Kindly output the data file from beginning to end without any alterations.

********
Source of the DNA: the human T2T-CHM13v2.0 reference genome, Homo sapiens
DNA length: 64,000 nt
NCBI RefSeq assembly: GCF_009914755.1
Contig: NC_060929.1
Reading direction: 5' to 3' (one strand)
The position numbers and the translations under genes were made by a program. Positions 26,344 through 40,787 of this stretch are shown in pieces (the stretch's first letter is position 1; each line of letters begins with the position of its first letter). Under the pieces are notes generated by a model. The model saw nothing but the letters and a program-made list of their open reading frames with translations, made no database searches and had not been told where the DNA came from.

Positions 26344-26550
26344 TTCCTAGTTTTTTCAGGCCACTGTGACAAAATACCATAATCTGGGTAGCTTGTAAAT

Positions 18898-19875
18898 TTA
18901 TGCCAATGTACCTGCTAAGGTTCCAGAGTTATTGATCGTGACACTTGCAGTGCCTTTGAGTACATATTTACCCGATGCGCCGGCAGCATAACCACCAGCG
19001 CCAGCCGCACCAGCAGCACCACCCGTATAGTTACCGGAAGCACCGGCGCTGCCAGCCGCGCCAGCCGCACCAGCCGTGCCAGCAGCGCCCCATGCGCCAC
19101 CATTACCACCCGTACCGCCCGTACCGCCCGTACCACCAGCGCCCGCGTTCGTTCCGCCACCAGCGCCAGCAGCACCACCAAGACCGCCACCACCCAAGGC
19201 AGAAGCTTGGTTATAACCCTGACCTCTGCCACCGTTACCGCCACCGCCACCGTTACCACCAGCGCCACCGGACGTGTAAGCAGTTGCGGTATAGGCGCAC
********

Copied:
Source of the DNA: the human T2T-CHM13v2.0 reference genome, Homo sapiens
DNA length: 64,000 nt
NCBI RefSeq assembly: GCF_009914755.1
Contig: NC_060929.1
Reading direction: 5' to 3' (one strand)
The position numbers and the translations under genes were made by a program. Positions 26,344 through 40,787 of this stretch are shown in pieces (the stretch's first letter is position 1; each line of letters begins with the position of its first letter). Under the pieces are notes generated by a model. The model saw nothing but the letters and a program-made list of their open reading frames with translations, made no database searches and had not been told where the DNA came from.

Positions 26344-26550
26344 TTCCTAGTTTTTTCAGGCCACTGTGACAAAATACCATAATCTGGGTAGCTTGTAAAT

Positions 18898-19875
18898 TTA
18901 TGCCAATGTACCTGCTAAGGTTCCAGAGTTATTGATCGTGACACTTGCAGTGCCTTTGAGTACATATTTACCCGATGCGCCGGCAGCATAACCACCAGCG
19001 CCAGCCGCACCAGCAGCACCACCCGTATAGTTACCGGAAGCACCGGCGCTGCCAGCCGCGCCAGCCGCACCAGCCGTGCCAGCAGCGCCCCATGCGCCAC
19101 CATTACCACCCGTACCGCCCGTACCGCCCGTACCACCAGCGCCCGCGTTCGTTCCGCCACCAGCGCCAGCAGCACCACCAAGACCGCCACCACCCAAGGC
19201 AGAAGCTTGGTTATAACCCTGACCTCTGCCACCGTTACCGCCACCGCCACCGTTACCACCAGCGCCACCGGACGTGTAAGCAGTTGCGGTATAGGCGCAC